its calcium carbonate skeleton. Alkalinity on the other hand is not a particular
ion per se, but you can think of it as the buffering capacity of the water. What the heck is buffering capacity? Buffering capacity in layman’s terms is
chemical stability. How resistant is this chemical mix to change. Technically it is the amount of acid required
to lower the pH of saltwater to the point bicarbonate turns into carbonic acid. If you have more alkalinity, it can soak up
more acid while keeping things steady. Less alkalinity and you have less buffering
capacity making the tank more susceptible to chemical changes. In practice alkalinity tends to be the parameter
that fluctuates the most of the three and is the one that needs the most babysitting. In the wild, the alkalinity of the water is
around 8-9 dkh though some aquarists like to overload this parameter a little and keep
their tanks around 10 or 11 dkh. There is some belief that having elevated
calcium and alkalinity in the water contributes to faster stony coral growth but that topic
perhaps deserves a video of its own. One quick note about adjusting calcium and
alkalinity is that it can be a little tricky because of how they interact. Addition of a calcium supplements often comes
with a corresponding fall in alkalinity levels. This see saw effect between calcium and alkalinity
stems from how the two ions interact with one another. The two ions combine to form calcium carbonate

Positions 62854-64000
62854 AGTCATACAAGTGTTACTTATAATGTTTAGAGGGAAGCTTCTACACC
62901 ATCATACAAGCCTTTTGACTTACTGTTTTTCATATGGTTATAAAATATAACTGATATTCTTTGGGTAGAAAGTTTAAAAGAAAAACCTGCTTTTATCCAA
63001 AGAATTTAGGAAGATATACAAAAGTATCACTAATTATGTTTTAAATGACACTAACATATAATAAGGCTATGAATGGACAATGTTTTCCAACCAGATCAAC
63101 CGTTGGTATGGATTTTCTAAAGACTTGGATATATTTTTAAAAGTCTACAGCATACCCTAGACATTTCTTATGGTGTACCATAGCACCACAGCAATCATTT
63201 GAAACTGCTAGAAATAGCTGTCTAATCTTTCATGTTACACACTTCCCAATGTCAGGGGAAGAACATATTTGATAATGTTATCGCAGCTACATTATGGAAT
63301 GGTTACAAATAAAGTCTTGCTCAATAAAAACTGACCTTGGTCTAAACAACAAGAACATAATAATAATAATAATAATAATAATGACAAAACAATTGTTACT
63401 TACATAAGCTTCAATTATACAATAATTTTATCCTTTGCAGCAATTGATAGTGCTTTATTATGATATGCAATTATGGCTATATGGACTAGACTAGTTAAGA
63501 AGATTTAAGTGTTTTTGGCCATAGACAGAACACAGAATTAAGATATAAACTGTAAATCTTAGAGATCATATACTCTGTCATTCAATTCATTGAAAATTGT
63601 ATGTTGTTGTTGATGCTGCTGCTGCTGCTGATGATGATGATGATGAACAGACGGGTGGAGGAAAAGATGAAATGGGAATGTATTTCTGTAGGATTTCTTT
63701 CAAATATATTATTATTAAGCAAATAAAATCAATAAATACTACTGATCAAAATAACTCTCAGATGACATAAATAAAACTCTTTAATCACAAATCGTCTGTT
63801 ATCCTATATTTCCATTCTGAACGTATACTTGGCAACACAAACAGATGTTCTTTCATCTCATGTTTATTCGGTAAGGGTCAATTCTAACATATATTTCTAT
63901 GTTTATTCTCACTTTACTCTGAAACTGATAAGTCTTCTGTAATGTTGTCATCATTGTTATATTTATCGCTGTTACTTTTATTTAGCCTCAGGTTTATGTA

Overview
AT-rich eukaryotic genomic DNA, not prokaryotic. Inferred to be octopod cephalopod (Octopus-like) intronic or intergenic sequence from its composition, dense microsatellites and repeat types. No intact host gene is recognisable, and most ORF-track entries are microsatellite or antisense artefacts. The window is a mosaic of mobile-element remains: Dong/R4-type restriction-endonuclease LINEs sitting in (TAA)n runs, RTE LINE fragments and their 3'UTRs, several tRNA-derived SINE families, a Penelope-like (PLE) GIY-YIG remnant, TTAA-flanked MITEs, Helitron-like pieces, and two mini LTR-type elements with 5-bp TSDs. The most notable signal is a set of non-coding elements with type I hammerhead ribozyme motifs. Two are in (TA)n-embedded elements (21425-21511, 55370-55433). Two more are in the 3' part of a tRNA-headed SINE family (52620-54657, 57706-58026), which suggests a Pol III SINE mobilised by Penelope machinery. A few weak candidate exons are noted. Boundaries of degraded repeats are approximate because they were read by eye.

and fall out of solution. If you are experiencing this in your systems,
the possible culprit may be the third chemical parameter… Magnesium. It may seem counterintuitive that the solution
to calcium and alkalinity imbalances is to elevate magnesium, but the three ions interact
regularly. Magnesium is very similar chemically to calcium. It can bind up carbonate ions thus increasing
the overall bioavailability of alkalinity compounds in the water. If you are tweaking calcium and alkalinity
and getting strange results, you may want to make sure it is not your magnesium level
that is low. In the ocean, Magnesium sits at about 1350
ppm. Having said all that, I would again stress
that stability is the ultimate goal. When you are looking to raise any of these
chemical parameters, it is best to work very slowly and let the change happen over the
course of months not days. By achieving success in growing a fast growing
coral like Montipora makes stability a little more difficult to achieve. Successful SPS filled tanks experience rapid
growth, and larger colonies soak up calcium, alkalinity, magnesium and trace elements at
a much faster rate. At first just regular water changes may be
sufficient to keep up with the chemistry demands of the corals, but as the biomass increases,
you may have to work in supplementation such as kalkwasser, calcium reactors, or two part
dosing… or even a combination of the three. Next topic… Feeding. Montipora and SPS corals in general do not
seem like the type of coral that would require feeding. They do not put on dramatic feeding displays
like some large polyp stony corals and even under close macro photography they don’t
seem to appreciate targeted feeding. In fact, target feeding often elicits the
opposite response, where the coral closes up on contact and wants nothing to do with
it. It is clear that Montipora get the majority
of their nutrition from lighting, but their requirements extend beyond that. Sometimes a Montipora colony will just look